Cryptocurrency venture capital company Digital Currency Group Inc. has won its bid to move an investor action from Manhattan to Connecticut, where it faces similar claims over alleged losses during the so-called "crypto winter."

  • April 29, 2024

    Biz Groups Fight Conn. Ban On 'Captive Audience' Meetings

    A Connecticut law that lets workers skip employers' meetings to discuss unionization violates employers' right to free speech, a coalition of business groups argued in Connecticut federal court, seeking a pretrial win on allegations that the law violates the U.S. Constitution and federal labor law.

  • April 29, 2024

    Amtrak Wants Out Of Black Conductor's Bias Suit

    Amtrak is urging a Connecticut federal judge to let it out of a Black conductor's lawsuit alleging she was passed over for union committee assignments in favor of less experienced white men and harassed by a superior after she complained, saying her gripes should be directed solely at the union.

  • April 29, 2024

    Catching Up With Delaware's Chancery Court

    A multibillion-dollar Tesla trust proposal, a Truth Social bond, power plays over Prince's estate, and three in the ring for World Wrestling Entertainment. All of this and much more came up in Delaware Chancery Court dockets last week.

  • April 29, 2024

    Connecticut Quarry Crushed By Politics Gets Extra $1.2M

    The town of East Haven, Connecticut, and two former officials must pay an additional $1.2 million to a rock quarry that was forced to shutter due a purported political maneuver ahead of the 2017 mayoral race, on top of an existing award of $9.46 million in damages for lost profits, a federal judge has ruled.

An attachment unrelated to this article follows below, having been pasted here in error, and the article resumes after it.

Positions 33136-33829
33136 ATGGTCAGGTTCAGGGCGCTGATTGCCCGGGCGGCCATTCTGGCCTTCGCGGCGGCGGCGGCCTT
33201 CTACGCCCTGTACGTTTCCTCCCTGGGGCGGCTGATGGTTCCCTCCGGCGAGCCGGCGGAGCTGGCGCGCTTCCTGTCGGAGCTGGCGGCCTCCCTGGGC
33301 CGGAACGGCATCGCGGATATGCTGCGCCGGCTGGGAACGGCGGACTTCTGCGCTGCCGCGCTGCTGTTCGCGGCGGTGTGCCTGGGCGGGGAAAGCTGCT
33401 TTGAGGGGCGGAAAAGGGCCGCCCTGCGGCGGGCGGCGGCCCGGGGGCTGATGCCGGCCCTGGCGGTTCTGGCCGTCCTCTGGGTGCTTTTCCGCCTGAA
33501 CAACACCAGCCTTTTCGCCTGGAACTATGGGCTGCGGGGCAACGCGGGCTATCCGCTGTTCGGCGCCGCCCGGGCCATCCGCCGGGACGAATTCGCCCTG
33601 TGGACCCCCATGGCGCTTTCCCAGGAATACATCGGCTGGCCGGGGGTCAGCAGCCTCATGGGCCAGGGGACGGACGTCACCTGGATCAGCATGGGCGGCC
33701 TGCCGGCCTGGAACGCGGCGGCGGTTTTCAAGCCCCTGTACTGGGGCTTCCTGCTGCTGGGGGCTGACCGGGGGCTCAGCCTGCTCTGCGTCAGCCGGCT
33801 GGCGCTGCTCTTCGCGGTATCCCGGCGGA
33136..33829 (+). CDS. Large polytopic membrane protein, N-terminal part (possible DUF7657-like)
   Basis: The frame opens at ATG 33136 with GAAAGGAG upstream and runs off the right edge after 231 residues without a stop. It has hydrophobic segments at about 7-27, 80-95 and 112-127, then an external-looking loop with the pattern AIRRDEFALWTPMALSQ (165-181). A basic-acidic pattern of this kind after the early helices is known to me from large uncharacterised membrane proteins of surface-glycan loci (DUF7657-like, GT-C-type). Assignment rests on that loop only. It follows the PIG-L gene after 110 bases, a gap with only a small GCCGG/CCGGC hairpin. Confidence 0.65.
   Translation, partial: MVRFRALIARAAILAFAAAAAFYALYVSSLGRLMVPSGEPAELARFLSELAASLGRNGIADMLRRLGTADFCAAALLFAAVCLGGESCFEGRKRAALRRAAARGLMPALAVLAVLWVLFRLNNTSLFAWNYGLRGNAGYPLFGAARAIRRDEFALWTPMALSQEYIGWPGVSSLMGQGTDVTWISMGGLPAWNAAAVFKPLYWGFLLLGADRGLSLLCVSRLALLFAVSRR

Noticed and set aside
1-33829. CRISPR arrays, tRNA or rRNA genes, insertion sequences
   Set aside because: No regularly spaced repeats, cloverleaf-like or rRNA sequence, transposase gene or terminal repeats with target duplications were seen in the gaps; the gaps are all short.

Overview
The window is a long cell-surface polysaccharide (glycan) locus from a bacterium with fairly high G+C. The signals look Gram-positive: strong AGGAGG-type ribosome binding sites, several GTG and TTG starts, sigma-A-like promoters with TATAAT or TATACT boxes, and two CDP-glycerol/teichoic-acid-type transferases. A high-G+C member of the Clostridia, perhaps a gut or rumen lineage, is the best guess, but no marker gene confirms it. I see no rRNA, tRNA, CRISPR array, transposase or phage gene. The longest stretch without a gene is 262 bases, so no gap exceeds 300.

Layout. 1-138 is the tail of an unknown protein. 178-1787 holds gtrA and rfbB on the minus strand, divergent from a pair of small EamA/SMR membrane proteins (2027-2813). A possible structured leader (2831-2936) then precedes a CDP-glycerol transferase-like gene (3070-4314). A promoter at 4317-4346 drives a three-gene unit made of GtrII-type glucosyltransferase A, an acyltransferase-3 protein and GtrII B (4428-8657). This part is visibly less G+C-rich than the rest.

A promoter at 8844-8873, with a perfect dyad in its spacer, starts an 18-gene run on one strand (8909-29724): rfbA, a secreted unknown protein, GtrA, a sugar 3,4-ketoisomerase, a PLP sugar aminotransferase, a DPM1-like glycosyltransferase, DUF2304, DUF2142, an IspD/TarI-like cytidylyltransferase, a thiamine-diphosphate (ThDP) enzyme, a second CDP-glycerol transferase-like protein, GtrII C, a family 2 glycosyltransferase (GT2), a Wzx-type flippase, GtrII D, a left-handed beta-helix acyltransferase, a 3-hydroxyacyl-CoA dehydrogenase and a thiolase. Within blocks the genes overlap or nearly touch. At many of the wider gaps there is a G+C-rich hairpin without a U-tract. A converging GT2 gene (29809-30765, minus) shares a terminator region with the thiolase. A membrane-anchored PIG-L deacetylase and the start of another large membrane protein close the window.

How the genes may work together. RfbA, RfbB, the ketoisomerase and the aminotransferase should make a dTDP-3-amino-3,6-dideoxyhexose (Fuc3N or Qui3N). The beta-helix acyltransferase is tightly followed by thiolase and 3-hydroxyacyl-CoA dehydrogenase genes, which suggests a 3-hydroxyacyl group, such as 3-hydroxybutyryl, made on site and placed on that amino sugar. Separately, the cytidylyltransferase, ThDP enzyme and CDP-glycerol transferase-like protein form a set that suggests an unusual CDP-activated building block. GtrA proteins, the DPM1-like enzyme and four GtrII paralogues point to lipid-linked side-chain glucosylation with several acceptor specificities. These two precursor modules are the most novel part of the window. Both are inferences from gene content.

• April 29, 2024

    Conn. Health Co., Competitor Eye Deal In Trade Secrets Suit

    Connecticut-based healthcare marketing firm Primacy LLC and a direct competitor accused of poaching top executive Matt Cyr are looking to settle a trade secrets lawsuit by pausing a preliminary injunction hearing and engaging a new magistrate judge to help them work out their differences.

  • April 29, 2024

    Connecticut Firm Seeks $500K Fee In Magnesium Class Action

    A Connecticut law firm has asked a New Jersey federal judge to approve its request for $500,000 in attorney fees and expenses for its representation in a class action over a company's allegedly deceptive advertising of a magnesium supplement.

  • April 29, 2024

    Aetna Can't Arbitrate Aramark's Suit Over Billing Issues

    A Texas federal judge refused to boot to arbitration a suit Aramark filed against Aetna accusing the insurer of costing the food services company millions by approving shoddy health benefit claims, saying the allegations fall into a carveout in the parties' arbitration agreement.

  • April 29, 2024

    Justices Deny Review Of Hezbollah-Tied Bank's Immunity

    The U.S. Supreme Court on Monday refused to examine whether sovereign immunity shields a defunct Lebanese bank from terrorism victims' allegations the bank funded Hezbollah, despite the victims' contention that an answer would provide clarity for disputes involving foreign trade.

  • April 29, 2024